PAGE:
What Your Personal Trainer Should Do For You (And What They Shouldn’t)
Today’s post is about the scope of practice for personal trainers and what we can expect to gain from working with one. It also outlines the limitations of personal trainers and what circumstances need to be referred out.
What Personal Trainers Can Do:
– Design and Implement training programs to improve performance and general health
– Assess movement dysfunction and prescribe corrective exercise
– Educate the general public in the usage of self-myofascial release and other therapeutic self-care
– Provide guidance to the general public concerning general nutritional guidelines and facts
– Refer clients to the proper specialist
What Personal Trainers Can’t Do:
– Diagnose chronic and acute injuries
– Prescribe supplements or nutritional strategies
– Design rehabilitation protocols
– Treat injury and disease
Personal training provides practicing gym membership an outlet to gain advice on training techniques and general health principles. In certain circumstances, there is a risk of trainers providing too much.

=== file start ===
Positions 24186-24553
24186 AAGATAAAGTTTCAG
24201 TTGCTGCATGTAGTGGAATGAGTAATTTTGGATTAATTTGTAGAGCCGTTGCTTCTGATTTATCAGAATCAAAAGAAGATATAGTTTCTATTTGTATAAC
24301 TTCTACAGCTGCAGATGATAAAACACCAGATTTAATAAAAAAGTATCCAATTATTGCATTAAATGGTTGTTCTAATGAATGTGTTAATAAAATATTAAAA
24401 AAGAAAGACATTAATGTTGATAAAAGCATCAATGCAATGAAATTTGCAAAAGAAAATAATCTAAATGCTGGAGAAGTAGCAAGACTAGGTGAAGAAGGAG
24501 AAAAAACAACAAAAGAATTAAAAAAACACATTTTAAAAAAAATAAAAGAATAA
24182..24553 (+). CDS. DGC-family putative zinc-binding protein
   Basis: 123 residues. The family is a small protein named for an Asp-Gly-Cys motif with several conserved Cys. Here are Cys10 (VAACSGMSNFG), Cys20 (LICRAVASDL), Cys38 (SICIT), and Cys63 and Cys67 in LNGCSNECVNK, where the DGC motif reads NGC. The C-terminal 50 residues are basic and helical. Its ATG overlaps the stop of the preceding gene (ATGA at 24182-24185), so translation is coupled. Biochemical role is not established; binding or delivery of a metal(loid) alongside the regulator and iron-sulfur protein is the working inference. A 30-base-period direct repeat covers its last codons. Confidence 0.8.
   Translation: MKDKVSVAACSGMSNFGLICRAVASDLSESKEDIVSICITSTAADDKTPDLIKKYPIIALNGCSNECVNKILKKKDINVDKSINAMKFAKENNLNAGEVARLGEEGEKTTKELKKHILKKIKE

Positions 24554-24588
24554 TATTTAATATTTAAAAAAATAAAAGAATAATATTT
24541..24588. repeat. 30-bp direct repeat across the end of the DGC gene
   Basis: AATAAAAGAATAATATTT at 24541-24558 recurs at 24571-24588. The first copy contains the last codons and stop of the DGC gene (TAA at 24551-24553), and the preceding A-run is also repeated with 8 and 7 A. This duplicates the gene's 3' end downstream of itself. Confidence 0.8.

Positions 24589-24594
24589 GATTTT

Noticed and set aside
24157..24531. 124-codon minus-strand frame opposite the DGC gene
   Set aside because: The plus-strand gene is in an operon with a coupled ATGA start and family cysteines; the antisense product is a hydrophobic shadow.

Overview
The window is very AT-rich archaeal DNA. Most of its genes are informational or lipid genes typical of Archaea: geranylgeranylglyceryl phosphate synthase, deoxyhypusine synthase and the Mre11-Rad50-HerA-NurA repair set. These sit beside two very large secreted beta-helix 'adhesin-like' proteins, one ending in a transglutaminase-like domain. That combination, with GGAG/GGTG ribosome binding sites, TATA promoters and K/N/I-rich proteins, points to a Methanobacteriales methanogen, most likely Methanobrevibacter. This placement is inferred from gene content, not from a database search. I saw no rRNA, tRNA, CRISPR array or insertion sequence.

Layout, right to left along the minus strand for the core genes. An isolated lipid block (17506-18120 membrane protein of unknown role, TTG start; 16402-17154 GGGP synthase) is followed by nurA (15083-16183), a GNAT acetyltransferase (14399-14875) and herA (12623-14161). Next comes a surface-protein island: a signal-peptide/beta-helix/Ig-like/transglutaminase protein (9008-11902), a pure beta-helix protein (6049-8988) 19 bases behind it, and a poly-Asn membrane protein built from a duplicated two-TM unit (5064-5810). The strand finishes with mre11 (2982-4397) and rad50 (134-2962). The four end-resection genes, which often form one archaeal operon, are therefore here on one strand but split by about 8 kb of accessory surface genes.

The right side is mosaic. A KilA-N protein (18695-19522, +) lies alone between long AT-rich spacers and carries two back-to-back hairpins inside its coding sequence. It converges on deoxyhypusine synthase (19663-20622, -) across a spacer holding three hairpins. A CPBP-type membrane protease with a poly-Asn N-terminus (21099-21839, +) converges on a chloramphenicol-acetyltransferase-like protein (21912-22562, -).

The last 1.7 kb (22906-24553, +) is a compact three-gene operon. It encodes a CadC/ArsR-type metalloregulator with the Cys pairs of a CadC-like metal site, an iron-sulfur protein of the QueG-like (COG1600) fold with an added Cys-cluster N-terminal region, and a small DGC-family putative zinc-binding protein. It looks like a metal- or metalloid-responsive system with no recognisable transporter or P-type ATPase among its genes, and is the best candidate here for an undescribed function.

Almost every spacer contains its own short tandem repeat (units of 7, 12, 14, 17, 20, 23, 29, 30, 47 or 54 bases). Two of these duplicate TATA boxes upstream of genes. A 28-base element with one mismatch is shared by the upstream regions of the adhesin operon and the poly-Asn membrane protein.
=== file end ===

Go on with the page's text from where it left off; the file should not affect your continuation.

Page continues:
In my experience, this generally involves an injured client, or someone with chronic disease. Based off of the guidelines provided by the American Academy of Sports Medicine, certain individuals who have chronic disease should not be doing vigorous exercise with a personal trainer UNLESS REFERRED BY A DOCTOR. These include…
1. Those with symptomatic or known cardiovascular, pulmonary or metabolic disease
2. Those with two or more cardiovascular risk factors (these risk factors include being over 45 years old and not knowing your blood pressure, among others)
From an injury standpoint, those who are post-op or recently injured NEED to be referred to an athletic trainer, physical therapist or their doctor if there is no referral network already provided.
I know many trainers and coaches who are adept at realizing injuries and practicing safe training strategies with chronic disease, the beautiful thing is that these are generally the same folks who know
when to refer out.
It’s not that high-risk or injured clients can’t have a personal trainer, it’s that high-risk clients need to have a doctor working WITH the personal trainer (hopefully with proper communication) to enable a well-rounded and safe approach to training.
Basically speaking, let everybody do the job that they signed up for.
Thanks for reading.
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